Abbey began to lecture me: “Wahrl-arn-wahrl-yawl!” which, translated from spaniel French to North Country English means “Pheasant season only lasts eleven weeks, you know, and every day spent in the Clubhouse is wasted, lost forever and cannot be regained.”
Huge snowflakes were falling this morning as the first real winter storm of December descended on The North Country, beautiful but not the sort of day I would choose to go pheasant hunting. The temperature was only a few degrees below freezing, so the snow cover was wet and clingy and just plain sloppy. And a cold wind was blowing from the northwest.
I’ve reached that time of life when I want recreation to be fun, not misery.
The dogs had a different opinion. Released from their kennel runs, Sasha found a half-frozen puddle of slush to roll in while Abbey ran eleven circles around me and begged me to chase birds with her. Scenting conditions, she said, were perfect, and the pheasants would be hunkered down in the thickest patches of grassy cover as they waiting out the snowfall.
She was right, but there were fewer risks for her. She has four-footed drive, a low center of gravity, and the strength, energy, and enthusiasm of youth. I have two-footed drive, a relatively high center of gravity, and though my enthusiasm often matches hers my strength and energy are waning in my senior years. As another member of The Over the Hill Gang likes to remind me, we have lost our catlike quickness and grace.
I was adamant about not going hunting in the snow, but Abbey wore me down. She was not appeased by a mile-long walk around the farm that left her soaking wet from running through snow-topped stands of brome and weeds, and left me leg weary and a bit dizzy from the herky-jerky dances I perform while struggling to keep my balance after tripping over gopher mounds.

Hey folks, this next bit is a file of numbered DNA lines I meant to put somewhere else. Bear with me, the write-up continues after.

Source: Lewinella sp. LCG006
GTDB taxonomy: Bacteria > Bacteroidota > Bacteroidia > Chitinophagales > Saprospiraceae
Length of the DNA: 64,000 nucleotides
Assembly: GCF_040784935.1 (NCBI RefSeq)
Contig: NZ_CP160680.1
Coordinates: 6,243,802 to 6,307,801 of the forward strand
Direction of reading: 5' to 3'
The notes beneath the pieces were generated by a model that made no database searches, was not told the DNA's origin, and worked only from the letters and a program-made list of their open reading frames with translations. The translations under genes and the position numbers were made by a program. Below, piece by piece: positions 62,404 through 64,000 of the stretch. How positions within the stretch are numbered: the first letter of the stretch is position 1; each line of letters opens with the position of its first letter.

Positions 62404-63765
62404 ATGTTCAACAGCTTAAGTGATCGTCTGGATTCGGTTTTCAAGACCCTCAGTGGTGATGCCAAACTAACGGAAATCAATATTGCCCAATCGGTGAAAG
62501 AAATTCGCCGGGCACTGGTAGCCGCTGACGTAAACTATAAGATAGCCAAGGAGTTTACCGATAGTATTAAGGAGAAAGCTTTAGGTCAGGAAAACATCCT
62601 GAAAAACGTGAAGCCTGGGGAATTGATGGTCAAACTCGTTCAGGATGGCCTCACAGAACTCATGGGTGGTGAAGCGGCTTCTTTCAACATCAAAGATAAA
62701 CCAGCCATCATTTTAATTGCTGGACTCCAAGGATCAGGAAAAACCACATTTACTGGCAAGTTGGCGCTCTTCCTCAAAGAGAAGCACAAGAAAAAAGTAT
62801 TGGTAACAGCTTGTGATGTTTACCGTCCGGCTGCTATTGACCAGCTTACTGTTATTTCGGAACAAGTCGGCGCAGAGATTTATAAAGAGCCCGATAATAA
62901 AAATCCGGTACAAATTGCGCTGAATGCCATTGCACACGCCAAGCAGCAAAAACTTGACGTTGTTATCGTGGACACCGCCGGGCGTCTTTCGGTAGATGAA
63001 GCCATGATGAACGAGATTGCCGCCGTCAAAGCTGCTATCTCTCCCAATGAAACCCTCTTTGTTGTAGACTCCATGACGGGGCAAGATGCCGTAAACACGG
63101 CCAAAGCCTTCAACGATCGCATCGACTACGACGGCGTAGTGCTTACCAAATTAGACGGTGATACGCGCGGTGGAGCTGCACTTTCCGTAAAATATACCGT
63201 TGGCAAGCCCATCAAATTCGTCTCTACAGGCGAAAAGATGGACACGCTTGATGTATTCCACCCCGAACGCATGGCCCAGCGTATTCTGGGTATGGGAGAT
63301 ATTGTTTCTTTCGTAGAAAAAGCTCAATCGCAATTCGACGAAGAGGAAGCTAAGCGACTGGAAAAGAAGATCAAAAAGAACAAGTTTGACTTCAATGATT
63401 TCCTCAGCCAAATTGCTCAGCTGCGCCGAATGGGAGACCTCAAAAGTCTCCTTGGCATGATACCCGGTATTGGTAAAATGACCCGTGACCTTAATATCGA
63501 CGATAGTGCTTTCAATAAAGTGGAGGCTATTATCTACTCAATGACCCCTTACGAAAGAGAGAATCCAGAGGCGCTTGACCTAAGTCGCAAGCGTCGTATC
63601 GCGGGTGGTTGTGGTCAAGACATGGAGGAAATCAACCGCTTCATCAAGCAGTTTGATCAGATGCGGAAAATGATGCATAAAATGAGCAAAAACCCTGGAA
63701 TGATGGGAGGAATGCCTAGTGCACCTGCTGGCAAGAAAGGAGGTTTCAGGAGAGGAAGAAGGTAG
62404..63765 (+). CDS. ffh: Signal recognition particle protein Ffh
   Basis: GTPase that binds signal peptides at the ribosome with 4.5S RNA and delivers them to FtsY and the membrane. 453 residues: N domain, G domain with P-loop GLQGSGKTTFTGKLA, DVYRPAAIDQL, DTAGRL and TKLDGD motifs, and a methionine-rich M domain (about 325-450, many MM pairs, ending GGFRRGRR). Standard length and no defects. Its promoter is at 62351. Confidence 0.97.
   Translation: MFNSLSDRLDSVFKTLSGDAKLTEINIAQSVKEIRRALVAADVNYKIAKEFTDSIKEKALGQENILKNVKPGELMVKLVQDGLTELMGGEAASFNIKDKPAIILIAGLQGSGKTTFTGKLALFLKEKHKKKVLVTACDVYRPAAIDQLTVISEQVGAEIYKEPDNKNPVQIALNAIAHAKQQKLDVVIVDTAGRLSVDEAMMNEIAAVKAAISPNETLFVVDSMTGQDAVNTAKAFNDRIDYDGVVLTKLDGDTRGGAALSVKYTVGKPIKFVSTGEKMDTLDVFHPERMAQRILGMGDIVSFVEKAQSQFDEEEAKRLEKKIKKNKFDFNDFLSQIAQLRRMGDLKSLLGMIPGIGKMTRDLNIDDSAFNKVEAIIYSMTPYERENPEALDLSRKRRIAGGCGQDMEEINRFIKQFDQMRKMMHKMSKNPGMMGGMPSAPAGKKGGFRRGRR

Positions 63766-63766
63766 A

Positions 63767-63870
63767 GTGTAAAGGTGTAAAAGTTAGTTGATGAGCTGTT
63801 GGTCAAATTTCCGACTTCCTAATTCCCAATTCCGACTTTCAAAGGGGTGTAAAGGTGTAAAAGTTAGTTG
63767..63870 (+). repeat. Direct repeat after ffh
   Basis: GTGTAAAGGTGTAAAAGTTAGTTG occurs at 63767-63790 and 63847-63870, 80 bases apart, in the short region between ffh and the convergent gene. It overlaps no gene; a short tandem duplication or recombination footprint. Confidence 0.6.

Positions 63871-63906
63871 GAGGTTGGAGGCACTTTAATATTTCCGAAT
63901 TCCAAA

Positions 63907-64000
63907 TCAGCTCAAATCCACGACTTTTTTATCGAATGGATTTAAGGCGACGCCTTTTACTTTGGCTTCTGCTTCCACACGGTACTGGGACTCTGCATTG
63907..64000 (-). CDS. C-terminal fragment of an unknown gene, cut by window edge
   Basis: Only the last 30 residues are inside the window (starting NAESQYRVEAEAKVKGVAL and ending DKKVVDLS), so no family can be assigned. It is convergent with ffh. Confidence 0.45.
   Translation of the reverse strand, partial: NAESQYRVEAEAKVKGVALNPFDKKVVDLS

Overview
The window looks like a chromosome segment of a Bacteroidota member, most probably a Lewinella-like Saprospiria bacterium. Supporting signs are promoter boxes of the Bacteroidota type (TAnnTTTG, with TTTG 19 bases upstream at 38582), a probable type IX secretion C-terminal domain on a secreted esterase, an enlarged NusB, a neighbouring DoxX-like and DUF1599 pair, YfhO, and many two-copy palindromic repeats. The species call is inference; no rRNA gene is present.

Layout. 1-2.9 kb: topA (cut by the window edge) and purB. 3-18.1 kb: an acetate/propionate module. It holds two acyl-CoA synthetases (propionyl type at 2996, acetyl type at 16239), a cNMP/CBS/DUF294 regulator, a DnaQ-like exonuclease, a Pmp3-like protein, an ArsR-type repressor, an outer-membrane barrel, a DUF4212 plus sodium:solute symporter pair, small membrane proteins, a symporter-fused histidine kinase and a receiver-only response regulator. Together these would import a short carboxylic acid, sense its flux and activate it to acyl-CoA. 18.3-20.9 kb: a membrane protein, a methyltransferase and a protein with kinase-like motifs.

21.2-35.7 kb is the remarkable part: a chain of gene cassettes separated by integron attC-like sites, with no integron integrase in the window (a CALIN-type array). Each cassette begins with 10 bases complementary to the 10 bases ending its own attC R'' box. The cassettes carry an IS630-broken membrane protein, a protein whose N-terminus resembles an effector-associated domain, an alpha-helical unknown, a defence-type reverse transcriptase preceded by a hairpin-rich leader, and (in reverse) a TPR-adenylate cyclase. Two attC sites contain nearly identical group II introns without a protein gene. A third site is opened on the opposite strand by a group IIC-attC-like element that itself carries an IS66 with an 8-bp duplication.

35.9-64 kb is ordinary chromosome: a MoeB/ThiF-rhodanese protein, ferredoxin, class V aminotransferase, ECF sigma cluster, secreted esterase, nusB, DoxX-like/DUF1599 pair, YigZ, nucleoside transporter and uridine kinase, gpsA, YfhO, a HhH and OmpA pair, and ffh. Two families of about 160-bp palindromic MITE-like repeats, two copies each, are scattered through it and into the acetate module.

When we returned to the farm yard she refused to go with Sasha (13 years of age and retired from the hunting trade) into the Clubhouse for a mid-morning nap. She began to lecture me: “Wahrl-arn-wahrl-yawl!” which, translated from spaniel French to North Country English means “Pheasant season only lasts eleven weeks, you know, and every day spent in the Clubhouse is wasted, lost forever and cannot be regained.”
I conceded, opened the door of the pickup, and she leaped in, smug and righteous. Little did she know that we were going no farther than the Coon Creek Wildlife Area, about a mile from our farm as the crow flies and three miles by slippery, snow-packed gravel roads. There are few pheasants at Coon Creek WLA, almost none this late in the season, and my only intent was the let her run off steam for an hour or so. This day would not be a true pheasant hunt, it would be a wintry hike through a couple 20-acre plots of restored native grass prairie.
Making the task as easy as possible, I took the ancient single-shot, break-action, 12-gauge Eastern Arms shotgun that I had renovated over the summer as a “beginners’ gun” for my grandchildren. The right gun for the day because 1) I did not care if it was exposed to bad weather, and 2) it weighs only six pounds.
Since there was no possibility of shooting a pheasant, I briefly considered forgoing shotshells, but having had my hubris knocked down by gamebird nemeses more times than I like to recall, I rummaged in the cupboard for some 12-gauge loads. I found a crumbling box of “Long Range No. 6” — high brass hulls with 1 1/4 ounce of shot, much heavier loads than I shoot these days. But I reasoned that a couple decades of aging had probably reduced the potency of the gunpowder, making these the equivalent of less powerful field loads.
The price sticker was worn and smudged, but with a magnifying glass I could read: “Coast-to-Coast Hardware — $7.49.” Scrawled in red pen below was the sale price: “$6.49.” Must have bought this box of shells at the end of the season 20 or 25 years ago when the store manager was marking down prices to clear stock from the shelves of the sporting goods section. I put three rounds in the pocket of my vest, pulled on a dry stocking cap, and headed for the fields, Abbey wahrling all the way.